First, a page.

BSM Writers

Asking The Right Questions Helps Create Interesting Content

Asking questions that can get a subject to talk about their feelings is a much better way to get an interesting answer.



USA Today

When ESPN’s Mike Greenberg interviewed Paolo Banchero in the lead-up to the NBA lottery on Tuesday, he asked what I’ve concluded is the single most maddening question that can be asked of any athlete preparing for any draft.

“Why do you believe you should be No. 1 pick in the NBA Draft?” Greenberg said.

Before I point out exactly why I have such a visceral reaction to such a harmless question, I want to point out the positives because Greenberg’s question avoids some of the most common pitfalls:

1) It is an actual question. That’s not as automatic as you think given the number of poor souls who are handed a microphone and say to their subject, “Talk about (whatever issue they want a quote or a sound bite on).” This is the mark of an amateur, creating the opening for an uncooperative subject to slam the door by saying, “What do you want me to say?”

2) Greenberg’s question can not be answered with a yes or a no. Questions that start with the word “Can you …” or “Did you …” may sound like they’re tough questions for the subject, but they’re actually fairly easy if the subject wants to offer an answer. Now, most interview subjects won’t take that one-word exit, but some will in a touchy situation.

The problem with Greenberg’s question has to do with the result. Why do we ask questions of the athletes we cover? Seriously. That’s not rhetorical. What’s the goal? It’s to get interesting answers. At least that’s the hope whether it’s for a quote that will be included in a story, a sound bite to be replayed later or — like in this situation — during an interview that is airing live. The question should be engineered to elicit interesting content, and there was very little chance that the question Greenberg asked Banchero was going to produce anything close to that.

I know that because I have heard some version of this question asked hundreds of times. That’s not an exaggeration. I attended the NFL scouting combine annually for a number of years, and if a player wasn’t asked why he should be the first overall pick, he’d get asked why he should be a first-round pick or why he should be one of the first players chosen at his position. Never — in all that time — have I ever heard what would be considered an interesting or informative answer. In my experience, players tend to talk in incredibly general terms about their own abilities and then seek to compliment their peers in an effort to avoid coming off as cocky.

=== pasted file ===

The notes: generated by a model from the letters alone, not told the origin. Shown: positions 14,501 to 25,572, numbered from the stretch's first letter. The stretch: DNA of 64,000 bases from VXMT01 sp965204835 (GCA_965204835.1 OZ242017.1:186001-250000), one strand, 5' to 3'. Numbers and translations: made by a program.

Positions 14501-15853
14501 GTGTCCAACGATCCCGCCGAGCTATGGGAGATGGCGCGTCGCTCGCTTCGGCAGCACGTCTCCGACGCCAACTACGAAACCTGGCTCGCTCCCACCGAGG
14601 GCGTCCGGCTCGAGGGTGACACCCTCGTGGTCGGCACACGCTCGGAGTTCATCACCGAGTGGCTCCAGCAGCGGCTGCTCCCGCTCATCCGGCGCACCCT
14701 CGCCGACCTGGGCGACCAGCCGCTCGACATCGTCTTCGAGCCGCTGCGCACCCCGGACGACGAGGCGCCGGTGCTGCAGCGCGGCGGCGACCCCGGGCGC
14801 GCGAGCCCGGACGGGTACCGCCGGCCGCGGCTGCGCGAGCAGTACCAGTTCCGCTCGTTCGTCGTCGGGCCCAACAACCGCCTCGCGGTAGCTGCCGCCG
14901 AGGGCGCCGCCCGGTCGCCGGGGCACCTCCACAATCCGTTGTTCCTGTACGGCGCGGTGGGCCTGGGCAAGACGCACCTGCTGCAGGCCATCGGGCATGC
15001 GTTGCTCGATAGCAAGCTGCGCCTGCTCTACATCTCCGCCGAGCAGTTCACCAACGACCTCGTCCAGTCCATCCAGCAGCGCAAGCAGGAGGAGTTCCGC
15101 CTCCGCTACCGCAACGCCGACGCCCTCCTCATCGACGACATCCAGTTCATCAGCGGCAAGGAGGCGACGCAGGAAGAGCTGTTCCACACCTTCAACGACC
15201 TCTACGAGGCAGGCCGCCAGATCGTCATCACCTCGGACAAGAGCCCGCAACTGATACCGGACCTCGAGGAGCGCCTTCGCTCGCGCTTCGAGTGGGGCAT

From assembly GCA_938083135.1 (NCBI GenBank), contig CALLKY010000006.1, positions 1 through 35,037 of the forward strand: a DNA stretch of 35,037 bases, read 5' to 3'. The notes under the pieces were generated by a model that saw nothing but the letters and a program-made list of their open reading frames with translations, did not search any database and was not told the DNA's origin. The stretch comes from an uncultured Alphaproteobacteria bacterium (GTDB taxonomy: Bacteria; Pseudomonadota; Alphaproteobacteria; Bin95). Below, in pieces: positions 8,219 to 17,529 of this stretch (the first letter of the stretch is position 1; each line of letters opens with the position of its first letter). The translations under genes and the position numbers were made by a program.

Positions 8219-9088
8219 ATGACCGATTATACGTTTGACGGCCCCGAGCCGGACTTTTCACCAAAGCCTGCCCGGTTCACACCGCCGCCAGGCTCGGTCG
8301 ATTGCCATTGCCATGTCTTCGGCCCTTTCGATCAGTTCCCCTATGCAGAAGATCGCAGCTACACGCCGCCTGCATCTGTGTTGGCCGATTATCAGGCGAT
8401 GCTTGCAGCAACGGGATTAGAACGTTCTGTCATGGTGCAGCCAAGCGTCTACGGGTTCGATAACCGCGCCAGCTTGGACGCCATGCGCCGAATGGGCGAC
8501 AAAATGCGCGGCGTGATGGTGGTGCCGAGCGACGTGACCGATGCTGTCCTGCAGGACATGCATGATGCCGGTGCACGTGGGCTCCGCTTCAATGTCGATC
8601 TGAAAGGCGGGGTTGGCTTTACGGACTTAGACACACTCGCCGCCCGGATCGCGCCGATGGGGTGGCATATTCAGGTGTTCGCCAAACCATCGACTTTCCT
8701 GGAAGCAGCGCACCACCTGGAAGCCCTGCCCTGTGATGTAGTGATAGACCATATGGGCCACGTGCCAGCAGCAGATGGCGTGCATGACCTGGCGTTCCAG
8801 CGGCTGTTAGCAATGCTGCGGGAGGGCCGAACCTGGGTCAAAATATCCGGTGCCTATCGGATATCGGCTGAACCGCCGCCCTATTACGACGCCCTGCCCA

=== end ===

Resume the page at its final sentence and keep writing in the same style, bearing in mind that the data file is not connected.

Here’s how Banchero answered Greenberg’s question: “Yeah, thank you all for having me, first off., I feel like I’m the number one pick in the draft because I’m the best overall player. I feel like I check all the boxes whether it’s being a great teammate, being the star player or doing whatever the coach needs. I’ve been a winner my whole life. Won everywhere I’ve went, and when I get to the NBA, that’s going to be the same goal for me. So just combining all those things, and knowing what I have to work on to be better is a formula for me.”

There’s nothing wrong with answer just as there was nothing wrong with the question. It’s just that both are really, really forgettable. ESPN did put a clip on YouTube with the headline “Paolo Banchero: I’m the best overall player in the NBA Draft | NBA Countdown” but I think I’m the only who will remember it and that’s only because I’m flapping my arms and squawking not because there was anything bad per se, but because there was nothing really good, either.

First of all, I’m not sure why it matters if Banchero thinks he should be the number one overall pick. He’s not going to be making that decision. The team that holds the top draft pick — in this case Orlando — is. Here’s a much better question: “How important is it for you to be the number one overall pick?” This would actually give an idea of the stakes for Banchero. What does this actually mean to him? Asking him why he should go number one is asking Banchero to tell us how others should see him. Asking Banchero how important it would be go number one is asking him to tell us about his feelings, something that’s much more likely to produce an interesting answer.